Writing code compatible with python 2.6, 2.7 and 3.2+ in execoΒΆ

Here are some guidelines for execo contributors, for writing code compatible with python 2.6, 2.7 and 3.2+ in execo:

  • As always, do NOT try to optimize some code for python2 versus python3 (eg. by using different codes on python2 and python3), unless you are pretty sure that it is useful.

  • Use python3 print function, import it from __future__ if necessary (anyway, in execo, there should not be much print, since we use the logger).

  • Do not use modules from the python2 standard library that are deprecated or missing from python3. Do not use modules from the python3 standard library that are missing in python2.

  • Use explicit relative imports (https://www.python.org/dev/peps/pep-0328).

  • For catching exceptions, use syntax except xx as yy: instead of except xx, yy. For raising exceptions, use syntax raise xx('yy') instead of raise xx, 'yy'.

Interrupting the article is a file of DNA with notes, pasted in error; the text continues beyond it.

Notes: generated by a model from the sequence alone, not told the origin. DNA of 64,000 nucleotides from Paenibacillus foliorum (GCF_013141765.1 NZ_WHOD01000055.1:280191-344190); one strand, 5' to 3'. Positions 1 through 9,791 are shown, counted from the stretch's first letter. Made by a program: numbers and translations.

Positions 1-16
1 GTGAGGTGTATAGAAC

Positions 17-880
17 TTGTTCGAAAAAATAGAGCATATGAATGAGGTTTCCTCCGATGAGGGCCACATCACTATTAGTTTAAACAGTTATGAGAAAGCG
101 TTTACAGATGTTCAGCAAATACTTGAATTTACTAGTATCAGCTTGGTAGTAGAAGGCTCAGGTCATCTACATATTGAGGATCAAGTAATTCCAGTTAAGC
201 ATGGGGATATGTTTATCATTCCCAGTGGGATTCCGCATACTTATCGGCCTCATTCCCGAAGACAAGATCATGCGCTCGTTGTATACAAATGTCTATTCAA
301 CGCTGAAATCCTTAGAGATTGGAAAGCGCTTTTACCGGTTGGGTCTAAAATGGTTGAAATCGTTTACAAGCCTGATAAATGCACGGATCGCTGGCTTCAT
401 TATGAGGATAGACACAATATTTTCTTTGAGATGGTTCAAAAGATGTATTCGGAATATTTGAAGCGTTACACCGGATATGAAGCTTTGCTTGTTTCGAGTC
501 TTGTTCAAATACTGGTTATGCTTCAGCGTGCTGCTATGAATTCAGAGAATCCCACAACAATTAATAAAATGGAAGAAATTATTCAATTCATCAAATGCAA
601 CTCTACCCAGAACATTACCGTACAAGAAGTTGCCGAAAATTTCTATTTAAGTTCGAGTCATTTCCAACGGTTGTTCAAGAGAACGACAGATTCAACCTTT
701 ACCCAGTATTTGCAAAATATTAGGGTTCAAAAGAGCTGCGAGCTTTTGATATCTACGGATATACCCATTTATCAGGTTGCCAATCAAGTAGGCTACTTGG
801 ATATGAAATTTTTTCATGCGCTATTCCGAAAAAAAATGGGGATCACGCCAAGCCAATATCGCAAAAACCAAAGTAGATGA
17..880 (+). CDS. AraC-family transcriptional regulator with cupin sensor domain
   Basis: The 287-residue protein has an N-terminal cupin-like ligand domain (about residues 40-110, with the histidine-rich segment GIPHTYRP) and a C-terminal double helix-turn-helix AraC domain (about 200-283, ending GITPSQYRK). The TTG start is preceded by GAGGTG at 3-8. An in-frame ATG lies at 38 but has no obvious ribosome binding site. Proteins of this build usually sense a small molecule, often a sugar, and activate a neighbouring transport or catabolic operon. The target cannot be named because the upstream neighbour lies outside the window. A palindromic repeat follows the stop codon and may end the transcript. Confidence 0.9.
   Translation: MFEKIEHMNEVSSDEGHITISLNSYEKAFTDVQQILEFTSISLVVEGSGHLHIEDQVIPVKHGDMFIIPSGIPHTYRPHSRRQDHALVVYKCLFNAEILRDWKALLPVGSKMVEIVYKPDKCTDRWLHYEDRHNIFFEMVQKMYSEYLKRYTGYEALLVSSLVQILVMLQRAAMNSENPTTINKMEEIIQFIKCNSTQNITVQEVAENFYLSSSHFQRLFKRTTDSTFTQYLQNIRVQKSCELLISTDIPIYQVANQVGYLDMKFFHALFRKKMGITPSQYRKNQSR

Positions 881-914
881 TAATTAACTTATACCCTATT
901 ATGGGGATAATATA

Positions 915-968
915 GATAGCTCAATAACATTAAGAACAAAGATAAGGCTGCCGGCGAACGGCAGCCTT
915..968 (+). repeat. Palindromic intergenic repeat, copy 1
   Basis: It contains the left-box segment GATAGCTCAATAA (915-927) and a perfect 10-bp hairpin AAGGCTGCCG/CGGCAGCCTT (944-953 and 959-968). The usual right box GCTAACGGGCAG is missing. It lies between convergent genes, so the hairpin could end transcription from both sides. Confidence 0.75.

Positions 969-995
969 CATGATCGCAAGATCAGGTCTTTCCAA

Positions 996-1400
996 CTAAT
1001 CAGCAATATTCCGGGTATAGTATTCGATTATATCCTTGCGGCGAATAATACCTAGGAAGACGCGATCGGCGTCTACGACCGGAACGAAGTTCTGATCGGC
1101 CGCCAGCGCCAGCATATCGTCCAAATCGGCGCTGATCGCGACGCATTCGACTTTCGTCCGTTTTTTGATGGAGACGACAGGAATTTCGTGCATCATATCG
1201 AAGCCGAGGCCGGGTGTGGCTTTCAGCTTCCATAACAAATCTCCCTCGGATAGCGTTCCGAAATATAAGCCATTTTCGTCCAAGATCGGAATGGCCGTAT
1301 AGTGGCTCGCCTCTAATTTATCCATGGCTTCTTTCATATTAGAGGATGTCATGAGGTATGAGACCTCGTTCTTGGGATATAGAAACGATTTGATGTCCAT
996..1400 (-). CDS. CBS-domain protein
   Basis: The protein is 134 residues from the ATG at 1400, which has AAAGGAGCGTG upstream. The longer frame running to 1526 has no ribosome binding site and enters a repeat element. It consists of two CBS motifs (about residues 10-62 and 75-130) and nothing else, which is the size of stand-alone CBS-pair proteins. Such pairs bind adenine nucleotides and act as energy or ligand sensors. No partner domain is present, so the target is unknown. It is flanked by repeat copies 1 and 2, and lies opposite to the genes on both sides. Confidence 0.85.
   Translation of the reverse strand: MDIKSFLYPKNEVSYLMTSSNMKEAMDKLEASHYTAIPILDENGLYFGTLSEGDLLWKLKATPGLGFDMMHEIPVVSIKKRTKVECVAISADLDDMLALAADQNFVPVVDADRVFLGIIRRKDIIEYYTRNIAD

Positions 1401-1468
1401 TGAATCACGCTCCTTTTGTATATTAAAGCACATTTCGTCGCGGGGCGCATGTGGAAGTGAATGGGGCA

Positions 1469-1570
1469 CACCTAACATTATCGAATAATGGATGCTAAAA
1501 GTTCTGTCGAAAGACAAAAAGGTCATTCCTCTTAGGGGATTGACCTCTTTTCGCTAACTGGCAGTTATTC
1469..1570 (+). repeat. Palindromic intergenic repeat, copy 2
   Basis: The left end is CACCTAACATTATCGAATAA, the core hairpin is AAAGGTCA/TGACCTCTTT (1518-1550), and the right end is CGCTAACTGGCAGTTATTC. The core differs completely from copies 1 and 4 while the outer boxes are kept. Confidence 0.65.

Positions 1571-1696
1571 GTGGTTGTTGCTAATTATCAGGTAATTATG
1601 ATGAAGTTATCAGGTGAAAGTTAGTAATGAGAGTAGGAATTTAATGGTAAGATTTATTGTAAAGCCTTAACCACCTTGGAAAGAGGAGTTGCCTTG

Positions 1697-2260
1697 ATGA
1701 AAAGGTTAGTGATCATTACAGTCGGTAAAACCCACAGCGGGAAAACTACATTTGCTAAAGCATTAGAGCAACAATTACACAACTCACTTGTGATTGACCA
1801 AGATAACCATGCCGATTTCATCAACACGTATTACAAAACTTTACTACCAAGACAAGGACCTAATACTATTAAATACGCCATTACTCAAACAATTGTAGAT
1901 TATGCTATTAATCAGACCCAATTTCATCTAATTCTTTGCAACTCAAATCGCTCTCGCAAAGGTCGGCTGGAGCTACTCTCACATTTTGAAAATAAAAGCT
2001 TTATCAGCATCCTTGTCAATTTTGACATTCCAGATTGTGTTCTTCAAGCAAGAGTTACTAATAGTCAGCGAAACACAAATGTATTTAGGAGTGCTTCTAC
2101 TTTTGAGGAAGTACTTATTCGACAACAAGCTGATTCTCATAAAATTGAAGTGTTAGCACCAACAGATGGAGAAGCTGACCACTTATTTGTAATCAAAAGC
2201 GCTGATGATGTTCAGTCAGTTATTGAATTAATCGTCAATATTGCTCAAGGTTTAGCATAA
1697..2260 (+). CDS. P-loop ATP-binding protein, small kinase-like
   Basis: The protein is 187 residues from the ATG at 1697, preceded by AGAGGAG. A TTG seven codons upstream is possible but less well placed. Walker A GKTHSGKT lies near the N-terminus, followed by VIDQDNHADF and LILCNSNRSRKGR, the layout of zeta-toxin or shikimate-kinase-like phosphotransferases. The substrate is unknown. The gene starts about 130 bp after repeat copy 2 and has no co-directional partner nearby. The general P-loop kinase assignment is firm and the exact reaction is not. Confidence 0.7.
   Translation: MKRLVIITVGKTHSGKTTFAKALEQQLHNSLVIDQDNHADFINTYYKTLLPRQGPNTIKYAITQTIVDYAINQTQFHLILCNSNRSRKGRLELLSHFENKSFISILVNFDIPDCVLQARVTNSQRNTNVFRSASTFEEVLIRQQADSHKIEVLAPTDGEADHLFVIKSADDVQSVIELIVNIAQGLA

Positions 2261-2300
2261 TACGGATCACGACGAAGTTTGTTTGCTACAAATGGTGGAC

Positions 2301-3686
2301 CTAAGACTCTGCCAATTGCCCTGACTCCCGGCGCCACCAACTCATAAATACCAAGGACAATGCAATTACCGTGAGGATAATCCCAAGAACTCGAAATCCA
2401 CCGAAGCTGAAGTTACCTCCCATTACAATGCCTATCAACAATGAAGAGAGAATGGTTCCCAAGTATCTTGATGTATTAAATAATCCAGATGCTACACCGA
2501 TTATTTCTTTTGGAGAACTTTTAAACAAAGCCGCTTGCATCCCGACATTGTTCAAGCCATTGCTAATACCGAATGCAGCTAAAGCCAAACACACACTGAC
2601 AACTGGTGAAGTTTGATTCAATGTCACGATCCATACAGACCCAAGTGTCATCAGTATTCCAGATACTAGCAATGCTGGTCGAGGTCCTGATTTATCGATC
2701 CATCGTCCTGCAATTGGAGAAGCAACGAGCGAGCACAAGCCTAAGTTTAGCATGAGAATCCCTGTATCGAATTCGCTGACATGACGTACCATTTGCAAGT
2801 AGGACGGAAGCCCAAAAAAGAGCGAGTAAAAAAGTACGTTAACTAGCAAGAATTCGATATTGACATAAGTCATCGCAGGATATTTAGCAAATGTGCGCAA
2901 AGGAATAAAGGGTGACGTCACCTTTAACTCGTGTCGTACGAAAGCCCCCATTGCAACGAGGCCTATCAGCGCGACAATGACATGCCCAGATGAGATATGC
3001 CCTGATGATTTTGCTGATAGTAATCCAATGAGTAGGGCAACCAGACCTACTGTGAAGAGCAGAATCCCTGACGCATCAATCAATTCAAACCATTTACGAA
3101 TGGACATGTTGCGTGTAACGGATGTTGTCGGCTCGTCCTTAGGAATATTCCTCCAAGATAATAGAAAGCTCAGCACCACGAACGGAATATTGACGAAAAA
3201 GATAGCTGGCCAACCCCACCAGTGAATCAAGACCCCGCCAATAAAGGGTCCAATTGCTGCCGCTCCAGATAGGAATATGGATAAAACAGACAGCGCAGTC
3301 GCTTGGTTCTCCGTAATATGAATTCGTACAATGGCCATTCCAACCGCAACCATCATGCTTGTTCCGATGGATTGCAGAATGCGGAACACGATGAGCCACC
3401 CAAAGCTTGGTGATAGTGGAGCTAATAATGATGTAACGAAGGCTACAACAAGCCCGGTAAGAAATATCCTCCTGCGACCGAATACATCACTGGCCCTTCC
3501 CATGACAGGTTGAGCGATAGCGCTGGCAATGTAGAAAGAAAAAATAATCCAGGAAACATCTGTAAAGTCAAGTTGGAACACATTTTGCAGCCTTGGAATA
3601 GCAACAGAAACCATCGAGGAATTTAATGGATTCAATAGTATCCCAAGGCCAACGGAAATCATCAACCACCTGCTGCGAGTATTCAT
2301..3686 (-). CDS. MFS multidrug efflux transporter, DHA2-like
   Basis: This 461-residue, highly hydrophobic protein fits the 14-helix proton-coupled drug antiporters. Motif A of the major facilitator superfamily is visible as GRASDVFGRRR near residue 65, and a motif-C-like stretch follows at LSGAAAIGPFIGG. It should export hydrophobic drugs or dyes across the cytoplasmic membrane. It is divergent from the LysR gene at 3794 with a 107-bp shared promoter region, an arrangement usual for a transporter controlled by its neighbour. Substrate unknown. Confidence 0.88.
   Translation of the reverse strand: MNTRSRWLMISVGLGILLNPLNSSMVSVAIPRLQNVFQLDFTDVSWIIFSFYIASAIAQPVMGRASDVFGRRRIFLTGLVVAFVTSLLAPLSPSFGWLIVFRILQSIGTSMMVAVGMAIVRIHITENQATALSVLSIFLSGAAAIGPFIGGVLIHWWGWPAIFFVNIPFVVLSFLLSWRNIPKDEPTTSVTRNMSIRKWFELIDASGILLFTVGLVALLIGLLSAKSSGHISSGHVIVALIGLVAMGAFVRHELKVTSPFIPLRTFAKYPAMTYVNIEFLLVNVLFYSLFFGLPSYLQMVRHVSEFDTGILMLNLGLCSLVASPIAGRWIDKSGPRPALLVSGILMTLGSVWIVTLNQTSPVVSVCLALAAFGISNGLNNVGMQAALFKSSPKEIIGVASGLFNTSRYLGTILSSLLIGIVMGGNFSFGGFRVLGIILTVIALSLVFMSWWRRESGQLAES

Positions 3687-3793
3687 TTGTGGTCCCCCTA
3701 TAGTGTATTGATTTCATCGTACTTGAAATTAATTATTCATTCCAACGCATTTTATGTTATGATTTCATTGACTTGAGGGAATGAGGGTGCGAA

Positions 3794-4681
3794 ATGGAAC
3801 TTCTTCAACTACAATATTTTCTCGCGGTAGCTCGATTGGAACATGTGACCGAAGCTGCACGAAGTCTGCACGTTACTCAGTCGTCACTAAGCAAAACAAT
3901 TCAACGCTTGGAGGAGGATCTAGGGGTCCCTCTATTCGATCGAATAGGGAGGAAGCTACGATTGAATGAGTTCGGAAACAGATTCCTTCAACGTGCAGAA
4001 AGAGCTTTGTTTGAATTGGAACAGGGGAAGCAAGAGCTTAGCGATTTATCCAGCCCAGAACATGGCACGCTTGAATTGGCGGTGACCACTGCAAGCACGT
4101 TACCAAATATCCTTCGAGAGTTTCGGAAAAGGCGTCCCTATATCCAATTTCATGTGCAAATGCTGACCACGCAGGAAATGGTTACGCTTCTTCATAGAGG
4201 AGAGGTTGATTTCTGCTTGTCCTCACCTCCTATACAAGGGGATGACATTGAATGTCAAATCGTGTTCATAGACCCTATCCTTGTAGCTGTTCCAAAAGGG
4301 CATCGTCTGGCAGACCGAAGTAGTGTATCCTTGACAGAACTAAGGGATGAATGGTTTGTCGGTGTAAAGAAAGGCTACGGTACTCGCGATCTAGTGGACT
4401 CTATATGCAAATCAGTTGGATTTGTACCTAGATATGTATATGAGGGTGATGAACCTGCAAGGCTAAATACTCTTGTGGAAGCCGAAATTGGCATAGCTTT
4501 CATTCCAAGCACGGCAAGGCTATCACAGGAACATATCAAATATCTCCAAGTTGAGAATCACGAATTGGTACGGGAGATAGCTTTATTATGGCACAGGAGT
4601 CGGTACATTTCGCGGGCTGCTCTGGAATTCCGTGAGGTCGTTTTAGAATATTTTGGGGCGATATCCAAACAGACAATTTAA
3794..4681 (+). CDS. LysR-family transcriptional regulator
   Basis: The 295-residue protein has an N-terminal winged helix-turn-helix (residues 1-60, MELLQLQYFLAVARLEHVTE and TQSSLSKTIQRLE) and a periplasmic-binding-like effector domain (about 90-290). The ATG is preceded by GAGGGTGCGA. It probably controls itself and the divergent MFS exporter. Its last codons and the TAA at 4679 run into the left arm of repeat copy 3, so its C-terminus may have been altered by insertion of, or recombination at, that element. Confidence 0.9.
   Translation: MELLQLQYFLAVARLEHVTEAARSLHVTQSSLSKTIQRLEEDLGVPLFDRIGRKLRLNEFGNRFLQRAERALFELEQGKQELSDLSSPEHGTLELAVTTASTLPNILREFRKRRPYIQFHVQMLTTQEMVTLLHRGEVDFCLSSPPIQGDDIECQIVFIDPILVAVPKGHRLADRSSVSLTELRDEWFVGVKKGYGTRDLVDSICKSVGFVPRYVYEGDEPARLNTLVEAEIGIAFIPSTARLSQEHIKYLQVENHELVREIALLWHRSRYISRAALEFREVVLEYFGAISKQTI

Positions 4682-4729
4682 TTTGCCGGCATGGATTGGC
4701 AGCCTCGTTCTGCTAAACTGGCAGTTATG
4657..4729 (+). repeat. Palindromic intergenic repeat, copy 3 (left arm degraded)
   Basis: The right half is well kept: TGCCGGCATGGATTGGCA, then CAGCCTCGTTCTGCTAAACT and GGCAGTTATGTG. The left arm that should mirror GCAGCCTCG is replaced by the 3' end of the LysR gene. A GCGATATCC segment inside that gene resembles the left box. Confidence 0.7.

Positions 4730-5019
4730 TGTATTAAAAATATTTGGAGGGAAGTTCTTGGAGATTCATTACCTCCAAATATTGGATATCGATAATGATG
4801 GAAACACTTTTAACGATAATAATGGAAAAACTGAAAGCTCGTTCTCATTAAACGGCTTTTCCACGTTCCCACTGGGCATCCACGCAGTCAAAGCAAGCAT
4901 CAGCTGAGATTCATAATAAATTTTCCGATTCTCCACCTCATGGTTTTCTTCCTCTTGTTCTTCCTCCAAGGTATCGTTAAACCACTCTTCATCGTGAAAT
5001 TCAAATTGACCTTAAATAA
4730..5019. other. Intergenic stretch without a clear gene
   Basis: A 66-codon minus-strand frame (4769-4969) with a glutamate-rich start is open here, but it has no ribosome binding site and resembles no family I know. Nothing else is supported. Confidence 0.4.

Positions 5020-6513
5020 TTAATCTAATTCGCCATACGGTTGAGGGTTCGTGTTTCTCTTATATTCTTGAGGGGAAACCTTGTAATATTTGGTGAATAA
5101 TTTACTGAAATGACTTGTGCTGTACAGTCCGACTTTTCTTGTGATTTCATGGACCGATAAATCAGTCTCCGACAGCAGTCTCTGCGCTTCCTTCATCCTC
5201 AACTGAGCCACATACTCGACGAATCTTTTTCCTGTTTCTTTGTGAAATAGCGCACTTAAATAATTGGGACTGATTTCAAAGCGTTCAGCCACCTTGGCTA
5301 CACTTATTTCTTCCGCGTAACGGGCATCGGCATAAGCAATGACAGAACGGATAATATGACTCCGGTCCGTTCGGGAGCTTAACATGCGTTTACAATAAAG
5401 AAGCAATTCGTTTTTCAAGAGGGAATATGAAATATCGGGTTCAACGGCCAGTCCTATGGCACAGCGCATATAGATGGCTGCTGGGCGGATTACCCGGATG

• Use legacy string interpolation (using %).

  • For checking if dict has key, use 'name' in kwargs instead of kwargs.has_key('name').

  • Use dict keys(), values(), items() instead of iterkeys(), itervalues(), iteritems(). Beware, they return lists under python2, views under python3.

  • Use execo.utils.is_string to check reliably if object is a string.

  • Explicitly use integer division // or floating point division / where needed. Ensure floating point division is used under python2 by casting operands.

  • Do not use object.__cmp__(). Do not use the cmp kwarg from sort or sorted.

  • Replace obj.next() with next(obj).

  • Do not use map(), filter(), reduce(). Use list comprehensions instead.

  • Do not use dict comprehensions, set comprehensions, set literals.

  • Use new style octal literals (eg. 0o720 instead of 0720).

  • Use only new-style classes (deriving from object)

  • Use != for testing difference, not <>.

  • When absolutely needed, use version specific sections with this kind of code:

    if sys.version_info >= (3,):
        import queue, _thread
        import Queue as queue, thread as _thread
  • More informations can be found here: https://docs.python.org/3/whatsnew/3.0.html